Dangerous, Hands-On Encounters; Customers Bitten by Big Cats: PETA Exposes Zoological Wildlife Foundation

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In the past, PETA has alerted the U.S. Department of Agriculture (USDA) to Instagram posts showing dangerous, hands-on public encounters with lion cubs at Mario Tabraue’s Miami roadside zoo, the Zoological Wildlife Foundation (ZWF)—a facility featured in Tiger King.  Following PETA’s outreach, the USDA cited ZWF numerous times over concerning violations of the federal Animal Welfare Act (AWA).

The agency issued critical citations to ZWF on July 15, 2021, for the following violations:

  • Failing to ensure the safety of animals and the public, after a lion cub bit a guest during a hands-on encounter
  • Failing to maintain dangerous animals under the direct control of a handler, after ZWF allowed public contact with a large lion cub over 16 weeks of age
lion cub bites guest zoological wildlife foundation zwf miami
PETA alerted the USDA to this photo and the one below it, both uploaded to Instagram in since-deleted posts. “My souvenir was I got bit by one of them,” the patron wrote.

A July 2021 inspection report confirmed that the USDA slapped ZWF with several citations for failing to meet even the minimum requirements of the AWA and for not having an enrichment program for primates. In a rare move, the agency went a step further—it issued the roadside zoo an official warning over the incidents. This means that if these violations reoccur, ZWF could face civil penalties or other sanctions, including criminal prosecution.

A February 2023 inspection report revealed that the USDA had slapped ZWF with two new critical citations for violations of the AWA related to dangerous animal interactions, including the following:

  • An incident in which a guest was bitten by a lion cub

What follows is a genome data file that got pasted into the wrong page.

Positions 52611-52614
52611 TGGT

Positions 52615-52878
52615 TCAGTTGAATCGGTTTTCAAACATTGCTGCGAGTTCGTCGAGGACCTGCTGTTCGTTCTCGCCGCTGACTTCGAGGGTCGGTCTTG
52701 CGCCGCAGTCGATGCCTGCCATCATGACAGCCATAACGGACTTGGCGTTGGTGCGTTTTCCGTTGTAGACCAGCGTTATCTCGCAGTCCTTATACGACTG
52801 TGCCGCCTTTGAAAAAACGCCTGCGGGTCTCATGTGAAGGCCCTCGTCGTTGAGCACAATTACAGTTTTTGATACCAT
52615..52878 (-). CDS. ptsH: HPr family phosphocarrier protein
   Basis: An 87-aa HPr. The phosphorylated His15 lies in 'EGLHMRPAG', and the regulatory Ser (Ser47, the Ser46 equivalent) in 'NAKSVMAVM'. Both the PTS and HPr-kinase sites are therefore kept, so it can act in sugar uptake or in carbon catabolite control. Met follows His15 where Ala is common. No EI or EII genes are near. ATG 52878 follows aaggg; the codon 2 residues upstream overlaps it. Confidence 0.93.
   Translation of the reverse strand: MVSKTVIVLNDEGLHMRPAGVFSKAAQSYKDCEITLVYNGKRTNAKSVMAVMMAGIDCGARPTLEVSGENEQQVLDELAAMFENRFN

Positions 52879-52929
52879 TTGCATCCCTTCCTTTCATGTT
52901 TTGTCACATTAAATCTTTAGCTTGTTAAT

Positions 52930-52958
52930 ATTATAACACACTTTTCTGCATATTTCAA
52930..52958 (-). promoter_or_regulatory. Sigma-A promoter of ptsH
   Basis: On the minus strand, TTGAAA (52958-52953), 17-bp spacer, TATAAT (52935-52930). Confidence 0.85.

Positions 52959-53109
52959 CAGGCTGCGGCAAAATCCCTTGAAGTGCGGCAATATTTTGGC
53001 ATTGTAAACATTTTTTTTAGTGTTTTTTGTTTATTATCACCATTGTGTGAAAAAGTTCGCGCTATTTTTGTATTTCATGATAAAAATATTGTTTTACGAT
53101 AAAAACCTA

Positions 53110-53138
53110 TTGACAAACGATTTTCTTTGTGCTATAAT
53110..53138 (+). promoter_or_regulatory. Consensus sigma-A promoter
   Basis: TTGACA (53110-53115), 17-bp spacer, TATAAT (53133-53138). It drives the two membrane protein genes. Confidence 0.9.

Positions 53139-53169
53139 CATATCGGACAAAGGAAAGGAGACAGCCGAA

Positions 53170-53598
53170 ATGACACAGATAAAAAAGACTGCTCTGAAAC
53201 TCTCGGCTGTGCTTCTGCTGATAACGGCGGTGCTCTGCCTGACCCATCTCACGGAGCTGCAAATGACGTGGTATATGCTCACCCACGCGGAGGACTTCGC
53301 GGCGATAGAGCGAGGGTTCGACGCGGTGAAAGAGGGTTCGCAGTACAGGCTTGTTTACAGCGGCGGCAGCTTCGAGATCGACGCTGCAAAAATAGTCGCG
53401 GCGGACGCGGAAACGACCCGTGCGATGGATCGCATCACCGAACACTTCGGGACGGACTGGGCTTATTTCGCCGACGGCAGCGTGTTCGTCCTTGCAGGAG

• One incident in which a guest was allowed to enter a clouded leopard’s enclosure and engage in direct contact with the unrestrained animal and another incident in which a guest was allowed to approach the perimeter of a tiger enclosure and put their hand against the cage wire with no safety barrier in place

During the inspection, ZWF was cited for failing to keep multiple enclosures clean and in good repair.

The USDA previously cited ZWF in relation to its primate housing: It confined two incompatible macaques together, and one chased and bit the other, leaving her with bleeding wounds.

Animals Bite Humans at Zoological Wildlife Foundation: A Troubling History

In 2014, a tiger at ZWF Miami bit off a construction worker’s thumb after the man put his hand into a cage.

In 2020, the Florida Fish and Wildlife Conservation Commission (FWC) issued the facility a written warning after a child was bitten by a juvenile chimpanzee named Limbani.

At the time, the FWC advised ZWF to stop allowing public contact with the 40 plus–pound chimpanzee, but evidence from social media indicates that the roadside zoo allowed members of the public to have full contact with him since then—even as he grew larger, stronger, and more dangerous.

Limbani is now old enough that, in nature, he would’ve weaned from his mother and become more independent. Unfortunately, ZWF stole him from his mom when he was just an infant. He’s never lived in a social group with his mother or siblings as he should have.

Mario Tabraue: Zoological Wildlife Foundation (ZWF) Owner Has a Long Rap Sheet

The owner of ZWF is felon Mario Tabraue of Tiger King infamy, a man whose current business model centers on exploiting baby exotic animals for publicity stunts and dangerous, hands-on encounters with the public.

In the 1980s, Tabraue’s exotic-animal business served as a front for his drug-smuggling enterprise. He was sentenced to 100 years in prison for convictions of racketeering and narcotics violations and was implicated in the dismemberment and burning of the remains of a former federal informant. However, Tabraue was released after serving only 12 years when he testified against other criminals.

How Animals Suffer at ZWF Miami and Other Roadside Zoos

Big cats and chimpanzees are intelligent, self-aware animals. Those held at profit-hungry tourist attractions—even some that are deceptively called “sanctuaries” or “rescues”—endure heartbreaking physical and psychological abuse that’s inflicted in order to force them to tolerate direct contact with the public. It’s little wonder that so many reach their breaking point.

What You Can Do

Never buy a ticket to roadside zoos that allow dangerous, hands-on contact with big cats or other species. Encourage your friends, family members, and social media followers to do the same.

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